This DVD would be a solid buy whether you have experience grappling or not. If you have trained with any of the Shivworks collective, this will be a good reminder of your options in the clinch. If you haven’t, you’ll get an idea of what this topic is about. I hope I get to train with Justin one day, as he has a lot to teach. I need to pick up his ground fighting DVD next. Recommended.
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In an effort to put my money where my mouth is regarding moving to a defensive pistol that is ‘safer’ as a result of a longer trigger, I recently picked up a Sig P250 compact. My friend and the best shooter I know, K.C., recently got one as well, and I admit his purchase pushed me over the edge. Our philosophies on defensive guns are pretty well aligned, and I’m looking forward to seeing what he can accomplish with the gun.
Author Tamara Keel also did some extensive testing with the .380 model. Article Here.
I was able to find one at Academy Sports for $400 new. By all accounts, I got a pretty good deal on it. The upside to wanting a gun that no one else does is that you can buy them cheaper. It seemingly has everything I was looking for.
Smooth, revolver-like double action only trigger
Glock 19 size envelope, with bonus ability to switch grip frames easily and cheaply
My intention is to keep good range records and do a 2,000 round test, as my friend Todd Louis Green was fond of doing. My training volume is quite low at the moment, and this test could take a while. I’m OK with that. I will be doing range trips, some training, and some competition. I’ll report back as the round count grows. I also will try not to bore you with range trip reports, only when I reach significant round count milestones. I also do daily dry-fire practice, and I estimate the dryfire will in the 10’s of thousands by the time 2,000 real shots happen.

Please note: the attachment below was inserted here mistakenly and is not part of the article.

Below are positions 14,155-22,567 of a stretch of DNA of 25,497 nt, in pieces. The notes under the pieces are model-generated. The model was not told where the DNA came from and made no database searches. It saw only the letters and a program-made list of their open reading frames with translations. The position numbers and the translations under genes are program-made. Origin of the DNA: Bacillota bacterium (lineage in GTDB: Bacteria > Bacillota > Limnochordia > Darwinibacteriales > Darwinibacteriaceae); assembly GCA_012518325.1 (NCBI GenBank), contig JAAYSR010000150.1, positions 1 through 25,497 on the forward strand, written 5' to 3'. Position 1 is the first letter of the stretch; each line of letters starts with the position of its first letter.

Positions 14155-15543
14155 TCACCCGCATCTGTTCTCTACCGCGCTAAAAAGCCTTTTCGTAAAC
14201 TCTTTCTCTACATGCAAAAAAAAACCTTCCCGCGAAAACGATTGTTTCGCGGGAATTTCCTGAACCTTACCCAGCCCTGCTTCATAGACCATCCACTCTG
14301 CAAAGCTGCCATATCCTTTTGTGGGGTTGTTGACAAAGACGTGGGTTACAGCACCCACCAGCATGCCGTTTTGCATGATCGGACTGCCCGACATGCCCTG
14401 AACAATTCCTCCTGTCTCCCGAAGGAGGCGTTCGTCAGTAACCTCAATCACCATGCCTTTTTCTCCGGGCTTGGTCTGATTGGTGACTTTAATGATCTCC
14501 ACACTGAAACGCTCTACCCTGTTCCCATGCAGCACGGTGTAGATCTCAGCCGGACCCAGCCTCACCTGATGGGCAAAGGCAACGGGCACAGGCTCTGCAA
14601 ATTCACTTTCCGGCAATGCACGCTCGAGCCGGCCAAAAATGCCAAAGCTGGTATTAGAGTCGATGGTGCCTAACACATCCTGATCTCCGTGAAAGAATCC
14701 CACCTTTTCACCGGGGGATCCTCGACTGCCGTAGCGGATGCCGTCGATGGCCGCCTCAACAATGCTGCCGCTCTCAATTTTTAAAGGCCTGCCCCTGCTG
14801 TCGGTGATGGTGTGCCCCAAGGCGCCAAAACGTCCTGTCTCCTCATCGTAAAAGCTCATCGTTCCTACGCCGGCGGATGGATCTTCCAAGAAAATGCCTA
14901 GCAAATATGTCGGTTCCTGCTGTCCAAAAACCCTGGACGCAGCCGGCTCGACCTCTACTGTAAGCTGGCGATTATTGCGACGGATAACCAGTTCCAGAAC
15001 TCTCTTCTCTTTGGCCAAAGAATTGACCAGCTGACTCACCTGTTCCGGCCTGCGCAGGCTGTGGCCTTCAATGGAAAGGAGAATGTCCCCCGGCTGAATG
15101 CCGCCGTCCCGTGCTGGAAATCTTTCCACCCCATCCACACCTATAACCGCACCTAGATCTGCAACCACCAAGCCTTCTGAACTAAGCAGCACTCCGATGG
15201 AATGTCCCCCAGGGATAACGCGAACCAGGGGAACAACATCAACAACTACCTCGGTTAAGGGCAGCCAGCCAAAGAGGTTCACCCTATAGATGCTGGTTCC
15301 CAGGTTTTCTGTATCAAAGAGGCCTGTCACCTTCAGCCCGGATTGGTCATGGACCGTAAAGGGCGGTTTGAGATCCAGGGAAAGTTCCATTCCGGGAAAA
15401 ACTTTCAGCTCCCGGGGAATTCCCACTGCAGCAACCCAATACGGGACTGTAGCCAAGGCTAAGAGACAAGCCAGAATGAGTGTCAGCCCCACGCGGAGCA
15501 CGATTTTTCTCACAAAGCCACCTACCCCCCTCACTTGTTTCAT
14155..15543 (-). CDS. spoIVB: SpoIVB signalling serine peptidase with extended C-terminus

My initial thoughts after Two Range Trips
It really does feel like a revolver trigger, but smoother and a bit lighter. I dig it. Factory sights are serviceable. I blacked out the rear white dots as they were overpowering the front spot during recoil. I’ll probably dab some orange paint to increase front sight visibility a bit more. My shot to shot split times on a piece of paper at 7 yards are about .10 slower than a striker fired gun. .34 seconds or so. I’m not a fast or talented shooter.
I’m willing to trade .10 seconds for the peace of mind that I get from the longer trigger. I also am willing to put in the extra work that a longer DAO trigger demands for proficiency. The daily dryfire of my J-Frame is paying dividends here, though the Sig’s trigger is much smoother and lighter than my snub.
I seem to actually be MORE accurate with a double action trigger. I feel like I pay more attention to the sights during the trigger press and I have been getting a very clear read on my sights during the shot cycle. Claude (The Tactical Professor) told me that he has noticed the same thing.
Drills performed over two long range trips:
NRA Marksmanship Qualification Program (qualified Distinguished Expert), the 100% accuracy standard over 220 rounds is what makes this one tricky. I encourage you to try it.
Dot Drill (USPSA version)
Family Downrange Scenario
Presentations from low ready and compressed ready at 7 yds on 6″ circles (I can’t draw from a holster at my indoor range)